22 September 2013

Revisiting the "Consistent With" Canard

Over the past few days I've been engaged with a lively debate with a colleague over whether it is meaningful to proclaim that the extreme rainfall observed in Colorado several weeks ago are "consistent with" predictions of more intense rainfall associated with human-caused climate change.

Long-time readers will know that I believe the use of the phrase "consistent with" in this context is a canard and devoid of substance. Here is an example using exactly such a construction related to the Colorado floods.

The analogy I'd suggest is a 52-card deck stacked with an extra ace. After being dealt a blackjack (i.e., an ace and a face card) it would indeed be appropriate to proclaim that "such a hand is consistent with expectations for hands dealt from this stacked deck."  Of course, being deal a 5 and a 2 would also be "consistent with" the stacked deck. For that matter, being dealt a blackjack would also be "consistent with" hands coming from an unstacked deck.

Motivated by this discussion, I downloaded precipitation records from NOAA for Boulder (here in .dat), which covers a period from May 1, 1897 to August 31, 2013.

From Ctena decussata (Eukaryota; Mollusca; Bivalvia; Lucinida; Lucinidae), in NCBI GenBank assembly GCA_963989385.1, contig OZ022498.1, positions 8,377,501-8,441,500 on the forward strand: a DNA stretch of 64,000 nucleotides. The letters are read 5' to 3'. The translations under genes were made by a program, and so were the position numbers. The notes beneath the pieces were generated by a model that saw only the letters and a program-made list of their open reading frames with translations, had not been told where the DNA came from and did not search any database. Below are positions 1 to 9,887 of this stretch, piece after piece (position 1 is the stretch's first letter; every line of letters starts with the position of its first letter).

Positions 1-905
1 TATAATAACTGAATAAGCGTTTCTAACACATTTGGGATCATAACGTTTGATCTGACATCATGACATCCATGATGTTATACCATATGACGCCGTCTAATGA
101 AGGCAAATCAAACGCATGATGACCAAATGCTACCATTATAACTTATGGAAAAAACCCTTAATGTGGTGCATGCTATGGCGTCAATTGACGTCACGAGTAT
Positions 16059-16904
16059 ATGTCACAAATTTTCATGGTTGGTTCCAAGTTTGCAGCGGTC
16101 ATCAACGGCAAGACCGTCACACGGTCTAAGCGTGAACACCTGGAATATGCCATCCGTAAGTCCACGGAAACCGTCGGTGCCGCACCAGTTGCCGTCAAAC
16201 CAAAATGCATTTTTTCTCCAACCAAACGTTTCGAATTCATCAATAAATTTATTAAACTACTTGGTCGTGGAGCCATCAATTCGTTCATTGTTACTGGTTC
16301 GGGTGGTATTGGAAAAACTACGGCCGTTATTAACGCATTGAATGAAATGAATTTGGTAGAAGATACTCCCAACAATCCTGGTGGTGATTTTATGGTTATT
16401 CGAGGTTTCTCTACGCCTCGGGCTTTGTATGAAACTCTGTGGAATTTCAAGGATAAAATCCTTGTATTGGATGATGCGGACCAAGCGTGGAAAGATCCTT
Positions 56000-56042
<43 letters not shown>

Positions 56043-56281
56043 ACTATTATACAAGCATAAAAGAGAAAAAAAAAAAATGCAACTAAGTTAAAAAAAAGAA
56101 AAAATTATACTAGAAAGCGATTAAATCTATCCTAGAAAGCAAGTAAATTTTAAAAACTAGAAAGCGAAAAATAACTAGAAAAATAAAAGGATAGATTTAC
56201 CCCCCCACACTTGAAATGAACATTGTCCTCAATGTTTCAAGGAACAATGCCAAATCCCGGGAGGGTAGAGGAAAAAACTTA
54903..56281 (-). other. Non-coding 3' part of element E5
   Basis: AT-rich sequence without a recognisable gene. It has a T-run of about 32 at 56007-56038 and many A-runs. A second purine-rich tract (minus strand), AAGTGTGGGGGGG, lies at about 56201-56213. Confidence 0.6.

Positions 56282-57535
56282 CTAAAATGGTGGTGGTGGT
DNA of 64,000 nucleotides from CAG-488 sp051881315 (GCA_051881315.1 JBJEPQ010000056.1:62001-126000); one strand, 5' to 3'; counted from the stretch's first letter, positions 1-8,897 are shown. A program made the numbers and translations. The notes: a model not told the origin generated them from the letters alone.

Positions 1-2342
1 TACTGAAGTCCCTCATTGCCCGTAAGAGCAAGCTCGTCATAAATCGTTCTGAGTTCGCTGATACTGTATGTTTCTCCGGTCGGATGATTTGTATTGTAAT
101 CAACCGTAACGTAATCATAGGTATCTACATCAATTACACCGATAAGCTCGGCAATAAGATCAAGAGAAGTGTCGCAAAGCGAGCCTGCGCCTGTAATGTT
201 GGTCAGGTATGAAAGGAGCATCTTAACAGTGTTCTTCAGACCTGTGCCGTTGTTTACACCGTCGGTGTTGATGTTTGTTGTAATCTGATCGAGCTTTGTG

In the first half of that time period, covering 58 years or so, Boulder experienced 24 days with measured rainfall of 2 inches or more. In the second half of that period (also 58 years or so) Boulder experienced 20 days with rainfall of 2 inches or more.

How about really extreme, say 4 inches or more?  There is only one data point in the record at that level, July 31, 1919. Now, there is a second.

So what is this data "consistent with"? Pretty much anything, and that is the point.

Advice: just don't use "consistent with" in stretching to link particular extremes with human-caused climate change. It is pure spin.

Further, don't try associating a single event with human-caused climate change -- whether it is an extreme snowstorm in Washington, DC (leading an enthusiastic Senator to build an igloo and name it "Al Gore's New Home," below) or rainfall in Colorado. If you want to detect changes in climate you have to look at long-term records. In Boulder at least, the long-term records do not indicate much change at all in the incidence of extreme rainfall exceeding 2 inches in one day.